There's such a huge difference between the weather merely being hot and life-threateningly scorching. Everyone here in Sydney experienced the scorched side of far-too-hot last Sunday. Here in Marrickville, it got up to 40°C, or 104°F in the old money, and I'm close to the coast, so it was a lot hotter than that in the suburbs further inland. It was hard to cope with. Walk outside for a few minutes and you started to wilt, just like the plants.
For what it's worth, proof. Of course we knew it was coming, so I was out early in the garden protecting what I thought were the vulnerable ones.
My supposedly 'cool climate' tomatoes must have thought they'd been transferred to Namibia, and so they got their own little shadecloth tent.
These are the chubby little 'Beaver Lodge Slicers' under that tent, Canadian tomatoes who had been enjoying a holiday in Australia, suddenly regretting their tour Down Under. They came through it all OK.
Across the path, this hastily erected structure, which I dubbed the 'Sarah Palin Room', houses my other cool-climate tomatoes, the 'Alaska' variety. Marvellous use of orchid stakes and bulldog paper clips from the home office under pressure, I must say!
Underneath the shadecloth shroud, the Alaskans were undoubtedly muttering recriminations to themselves about who booked the passage to Australia, but they survived.
Elsewhere in the Scorcho-Dome, the cumquat tree received special treatment, mainly because a good friend Michelle, whose cumquat plant I baby-sat for several months recently, had told me about the awful 40°C day a few years ago when her potted cumquat almost went to heaven. Panic-struck, I decided my baby citrus, right now in the bloom of youth, was going to avoid that fate, and it did. Breezed through it all in fact. Seemed like an over-reaction, actually. That's always the problem with people/critters/plants which survive due to good planning. Did they really need all that fuss in the first place? Next year, complacency!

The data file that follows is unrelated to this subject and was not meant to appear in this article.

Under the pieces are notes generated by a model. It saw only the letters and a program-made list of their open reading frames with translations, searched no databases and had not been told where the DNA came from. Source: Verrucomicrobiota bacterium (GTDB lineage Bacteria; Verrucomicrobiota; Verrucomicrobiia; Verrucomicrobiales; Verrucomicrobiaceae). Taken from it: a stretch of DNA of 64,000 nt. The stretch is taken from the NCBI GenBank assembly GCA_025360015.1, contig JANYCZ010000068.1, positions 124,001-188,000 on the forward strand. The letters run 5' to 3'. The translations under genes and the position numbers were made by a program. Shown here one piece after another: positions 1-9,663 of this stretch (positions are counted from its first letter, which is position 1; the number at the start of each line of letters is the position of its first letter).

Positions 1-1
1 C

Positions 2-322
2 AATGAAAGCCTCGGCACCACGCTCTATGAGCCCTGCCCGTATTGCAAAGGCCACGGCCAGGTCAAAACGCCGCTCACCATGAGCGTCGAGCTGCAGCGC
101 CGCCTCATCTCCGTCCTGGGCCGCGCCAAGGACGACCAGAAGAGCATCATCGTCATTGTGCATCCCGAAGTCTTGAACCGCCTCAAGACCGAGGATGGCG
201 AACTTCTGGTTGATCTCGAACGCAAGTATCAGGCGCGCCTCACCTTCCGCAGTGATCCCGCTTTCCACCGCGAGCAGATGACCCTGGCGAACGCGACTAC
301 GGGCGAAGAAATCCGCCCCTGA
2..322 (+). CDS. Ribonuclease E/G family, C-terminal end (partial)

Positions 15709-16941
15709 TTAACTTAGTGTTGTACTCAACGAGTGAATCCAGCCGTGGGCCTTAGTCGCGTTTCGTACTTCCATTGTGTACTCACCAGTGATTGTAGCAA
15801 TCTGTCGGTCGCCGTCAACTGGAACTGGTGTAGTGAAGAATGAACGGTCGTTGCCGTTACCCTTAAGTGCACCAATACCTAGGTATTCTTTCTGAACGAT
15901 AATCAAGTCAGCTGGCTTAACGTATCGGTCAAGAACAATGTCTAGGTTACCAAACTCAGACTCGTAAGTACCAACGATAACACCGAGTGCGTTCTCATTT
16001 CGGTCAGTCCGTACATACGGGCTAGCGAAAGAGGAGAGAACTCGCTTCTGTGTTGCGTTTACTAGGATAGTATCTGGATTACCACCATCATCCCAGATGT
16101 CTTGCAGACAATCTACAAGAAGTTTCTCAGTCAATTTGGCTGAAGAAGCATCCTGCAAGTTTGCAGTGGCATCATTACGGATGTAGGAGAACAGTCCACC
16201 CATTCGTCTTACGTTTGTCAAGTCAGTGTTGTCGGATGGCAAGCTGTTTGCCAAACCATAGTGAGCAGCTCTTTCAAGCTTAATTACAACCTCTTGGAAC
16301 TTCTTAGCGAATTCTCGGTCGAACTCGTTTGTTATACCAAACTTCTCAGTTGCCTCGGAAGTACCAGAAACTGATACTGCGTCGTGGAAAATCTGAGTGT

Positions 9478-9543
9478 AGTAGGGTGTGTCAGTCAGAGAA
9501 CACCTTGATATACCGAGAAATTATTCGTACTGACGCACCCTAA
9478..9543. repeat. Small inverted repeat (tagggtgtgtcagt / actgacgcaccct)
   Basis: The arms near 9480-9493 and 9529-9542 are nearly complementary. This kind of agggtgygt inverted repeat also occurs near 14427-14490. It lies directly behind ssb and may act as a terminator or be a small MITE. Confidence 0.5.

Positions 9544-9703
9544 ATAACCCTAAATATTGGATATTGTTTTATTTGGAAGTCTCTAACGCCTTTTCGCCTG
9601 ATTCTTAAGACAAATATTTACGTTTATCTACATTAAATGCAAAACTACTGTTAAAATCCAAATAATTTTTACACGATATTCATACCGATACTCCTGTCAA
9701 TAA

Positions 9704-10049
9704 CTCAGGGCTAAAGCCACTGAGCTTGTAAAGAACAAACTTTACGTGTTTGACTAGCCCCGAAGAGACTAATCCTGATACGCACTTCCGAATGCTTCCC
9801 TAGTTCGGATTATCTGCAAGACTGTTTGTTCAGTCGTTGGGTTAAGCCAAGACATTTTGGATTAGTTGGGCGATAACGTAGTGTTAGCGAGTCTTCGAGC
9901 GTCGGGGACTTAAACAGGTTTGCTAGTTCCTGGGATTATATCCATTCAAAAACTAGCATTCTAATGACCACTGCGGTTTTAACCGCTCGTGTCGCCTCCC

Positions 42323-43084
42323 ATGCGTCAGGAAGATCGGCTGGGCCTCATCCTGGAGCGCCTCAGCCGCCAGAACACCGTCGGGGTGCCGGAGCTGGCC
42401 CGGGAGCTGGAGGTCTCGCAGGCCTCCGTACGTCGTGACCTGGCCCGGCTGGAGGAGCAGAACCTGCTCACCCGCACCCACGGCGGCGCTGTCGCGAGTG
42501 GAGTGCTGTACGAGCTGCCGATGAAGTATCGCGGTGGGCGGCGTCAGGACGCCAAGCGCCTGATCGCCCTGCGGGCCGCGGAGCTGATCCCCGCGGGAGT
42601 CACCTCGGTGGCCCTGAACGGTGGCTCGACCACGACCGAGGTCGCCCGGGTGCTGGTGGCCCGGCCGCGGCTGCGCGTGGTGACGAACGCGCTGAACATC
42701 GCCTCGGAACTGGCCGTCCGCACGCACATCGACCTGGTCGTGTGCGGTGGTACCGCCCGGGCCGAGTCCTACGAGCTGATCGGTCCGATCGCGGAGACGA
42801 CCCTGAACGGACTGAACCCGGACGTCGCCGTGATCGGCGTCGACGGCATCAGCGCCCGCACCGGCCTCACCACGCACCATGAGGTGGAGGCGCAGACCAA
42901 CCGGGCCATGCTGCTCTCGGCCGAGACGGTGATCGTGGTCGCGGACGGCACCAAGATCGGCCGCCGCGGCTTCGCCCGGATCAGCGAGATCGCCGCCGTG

Alas, there was one victim. Ringo. Not discovered on the day, or even the day after. But on the day after that, my usual greedy quartet of goldfish who appear like lightning at the first sprinkle of goldfish food – John, Paul, George and Ringo – well, they lacked the usual rhythm. The drums were silent. Ringo hadn't made it.
RIP Ringo, it was all my fault, somehow. Sorry old chum. It was a beastly day. I tried my best, but nature is like that. Beautiful, then vicious, then beautiful again.